Transgender track star: I’m the one at a ‘disadvantage’ racing against girls
Since Cece Telfer’s victory in an NCAA track and field race last month, many people have questioned the fairness of a trans woman competing against a field of cis gender women.
Telfer agrees it isn’t fair. Although, she claims it’s her that has the disadvantage.
‘If anything, me competing against cis gender females is a disadvantage, because my body is going through so many medical implications,” Telfer told ESPN’s Ryan Smith on “Outside the Lines.” “It’s going through biochemistry changes. … Being on hormone replacement therapy … your muscle is deteriorating, you lose a lot of strength because testosterone is where you get your strength, your agility.
“I have to work twice as hard to keep that strength. If I slack a day, that’s like three days set behind. So, I have to keep up my workouts. … I can’t drink, I can’t eat unhealthy because it’s going to impact me harder.”
"If anything, me competing against cisgender females is a disadvantage.."@FPUathletics track star CeCe Telfer talks about the physical challenges she faces while competing as a transgender woman. pic.twitter.com/9VhlOVA70V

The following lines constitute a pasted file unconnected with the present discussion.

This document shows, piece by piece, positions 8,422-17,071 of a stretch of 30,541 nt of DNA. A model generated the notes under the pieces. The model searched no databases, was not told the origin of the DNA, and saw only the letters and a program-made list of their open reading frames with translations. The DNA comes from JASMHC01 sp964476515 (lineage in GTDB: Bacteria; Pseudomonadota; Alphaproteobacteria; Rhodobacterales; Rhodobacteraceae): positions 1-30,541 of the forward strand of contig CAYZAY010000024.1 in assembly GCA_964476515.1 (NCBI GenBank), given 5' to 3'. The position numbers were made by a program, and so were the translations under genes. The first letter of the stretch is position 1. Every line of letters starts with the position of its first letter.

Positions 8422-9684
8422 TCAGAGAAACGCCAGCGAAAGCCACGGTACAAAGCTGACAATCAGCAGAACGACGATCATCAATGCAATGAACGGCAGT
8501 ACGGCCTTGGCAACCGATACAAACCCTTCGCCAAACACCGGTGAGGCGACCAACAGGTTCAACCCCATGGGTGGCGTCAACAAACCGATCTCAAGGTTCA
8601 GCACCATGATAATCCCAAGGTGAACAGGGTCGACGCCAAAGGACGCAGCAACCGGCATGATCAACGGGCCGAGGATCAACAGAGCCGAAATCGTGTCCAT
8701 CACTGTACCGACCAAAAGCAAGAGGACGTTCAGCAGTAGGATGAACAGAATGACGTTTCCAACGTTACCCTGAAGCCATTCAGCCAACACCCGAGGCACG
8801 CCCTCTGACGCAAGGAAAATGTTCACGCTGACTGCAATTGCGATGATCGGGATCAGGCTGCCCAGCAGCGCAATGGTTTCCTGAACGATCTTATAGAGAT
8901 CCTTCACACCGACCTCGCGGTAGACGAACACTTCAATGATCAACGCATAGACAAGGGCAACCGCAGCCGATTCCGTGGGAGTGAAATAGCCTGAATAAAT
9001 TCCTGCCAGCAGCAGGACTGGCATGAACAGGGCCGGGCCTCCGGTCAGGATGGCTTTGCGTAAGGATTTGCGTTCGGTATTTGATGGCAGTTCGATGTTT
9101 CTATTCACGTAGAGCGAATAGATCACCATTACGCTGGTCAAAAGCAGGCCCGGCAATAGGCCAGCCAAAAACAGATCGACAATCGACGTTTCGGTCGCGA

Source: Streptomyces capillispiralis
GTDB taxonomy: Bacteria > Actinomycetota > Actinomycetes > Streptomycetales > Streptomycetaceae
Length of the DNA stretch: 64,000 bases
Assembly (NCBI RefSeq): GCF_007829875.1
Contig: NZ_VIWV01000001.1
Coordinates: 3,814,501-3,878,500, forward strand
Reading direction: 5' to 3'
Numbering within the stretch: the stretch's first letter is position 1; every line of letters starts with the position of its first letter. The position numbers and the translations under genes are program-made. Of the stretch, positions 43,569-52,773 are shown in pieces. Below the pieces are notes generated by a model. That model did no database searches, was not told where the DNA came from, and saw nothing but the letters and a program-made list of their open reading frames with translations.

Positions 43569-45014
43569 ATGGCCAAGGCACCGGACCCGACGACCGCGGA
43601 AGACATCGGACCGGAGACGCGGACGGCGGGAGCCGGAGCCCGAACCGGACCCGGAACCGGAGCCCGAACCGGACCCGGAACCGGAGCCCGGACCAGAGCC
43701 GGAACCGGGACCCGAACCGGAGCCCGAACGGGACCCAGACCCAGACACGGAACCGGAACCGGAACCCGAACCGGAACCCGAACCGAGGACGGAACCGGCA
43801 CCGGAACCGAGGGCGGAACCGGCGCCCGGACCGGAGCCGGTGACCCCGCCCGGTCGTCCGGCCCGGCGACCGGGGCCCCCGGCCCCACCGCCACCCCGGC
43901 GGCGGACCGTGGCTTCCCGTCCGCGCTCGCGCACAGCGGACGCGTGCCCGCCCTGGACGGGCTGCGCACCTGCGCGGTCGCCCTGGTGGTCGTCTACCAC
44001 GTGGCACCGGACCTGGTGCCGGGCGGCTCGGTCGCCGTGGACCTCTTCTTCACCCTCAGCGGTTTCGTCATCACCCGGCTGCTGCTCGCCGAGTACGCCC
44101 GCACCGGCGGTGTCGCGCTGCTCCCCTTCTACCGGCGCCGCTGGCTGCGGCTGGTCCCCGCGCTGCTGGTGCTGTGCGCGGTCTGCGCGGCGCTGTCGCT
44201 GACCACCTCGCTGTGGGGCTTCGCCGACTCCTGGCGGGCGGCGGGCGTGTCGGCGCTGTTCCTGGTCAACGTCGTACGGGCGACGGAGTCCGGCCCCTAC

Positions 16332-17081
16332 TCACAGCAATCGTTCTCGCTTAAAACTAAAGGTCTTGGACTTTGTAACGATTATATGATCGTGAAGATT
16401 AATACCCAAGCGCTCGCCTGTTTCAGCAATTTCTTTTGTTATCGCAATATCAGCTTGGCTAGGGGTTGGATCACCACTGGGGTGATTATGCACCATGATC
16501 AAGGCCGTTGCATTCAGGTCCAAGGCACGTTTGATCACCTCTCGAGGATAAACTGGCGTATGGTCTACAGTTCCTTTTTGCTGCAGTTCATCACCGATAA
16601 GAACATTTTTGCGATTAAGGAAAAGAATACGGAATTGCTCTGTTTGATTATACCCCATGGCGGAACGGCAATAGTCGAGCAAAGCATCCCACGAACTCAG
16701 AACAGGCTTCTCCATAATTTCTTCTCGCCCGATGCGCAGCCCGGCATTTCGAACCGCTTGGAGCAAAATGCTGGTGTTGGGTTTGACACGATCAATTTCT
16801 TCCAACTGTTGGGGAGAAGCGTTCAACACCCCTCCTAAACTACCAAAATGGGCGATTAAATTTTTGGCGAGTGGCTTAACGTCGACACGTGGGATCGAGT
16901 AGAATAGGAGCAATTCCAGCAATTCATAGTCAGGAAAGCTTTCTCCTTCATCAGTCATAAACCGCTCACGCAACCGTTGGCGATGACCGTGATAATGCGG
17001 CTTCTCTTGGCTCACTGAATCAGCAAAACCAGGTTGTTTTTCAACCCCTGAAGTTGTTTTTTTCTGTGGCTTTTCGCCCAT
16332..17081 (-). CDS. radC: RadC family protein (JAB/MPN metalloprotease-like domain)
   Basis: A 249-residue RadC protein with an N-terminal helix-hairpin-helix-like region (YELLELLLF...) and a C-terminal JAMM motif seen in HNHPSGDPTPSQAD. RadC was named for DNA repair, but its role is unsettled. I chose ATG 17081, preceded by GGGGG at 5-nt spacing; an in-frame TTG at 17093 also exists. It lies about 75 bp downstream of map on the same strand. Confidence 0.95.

— Outside The Lines (@OTLonESPN) June 13, 2019
Telfer made made history last month as the first publicly out transgender woman to win a NCAA track title. The Franklin Pierce University senior beat out the competition May 25 in the NCAA Division II women’s 400-meter hurdles in Kingsville, Texas. She won by more than a second, with a personal collegiate-best time of 57.53.
“And there are people who say I have the benefit of testosterone,” Telfer told Outsports. “But no: I have no benefit. I’m on hormone suppression, it doesn’t help. It’s another disadvantage. Cis women are producing more testosterone than the average trans female.
“So it’s crazy! I’m the crazy one, to be the weakest female, the weakest link in the chain, to be competing against the top ones. I should be fingered as the stupid one, for wanting to do that in the first place.”
But Telfer isn’t dwelling on the naysayers. Winning the 400 meter race was “powerful moment,” Telfer told WMUR-TV. “It felt pretty powerful and empowering and just free.”
As recently as January 2018, Telfer had been competing as an athlete for Franklin Pierce men’s team as Craig. Telfer finished eighth in a field of nine in the Men’s 400 meters at the Middlebury Winter Classic in Vermont.
Chris Pastrick is a Tribune-Review digital producer. You can contact Chris at 412-320-7898, [email protected] or via Twitter .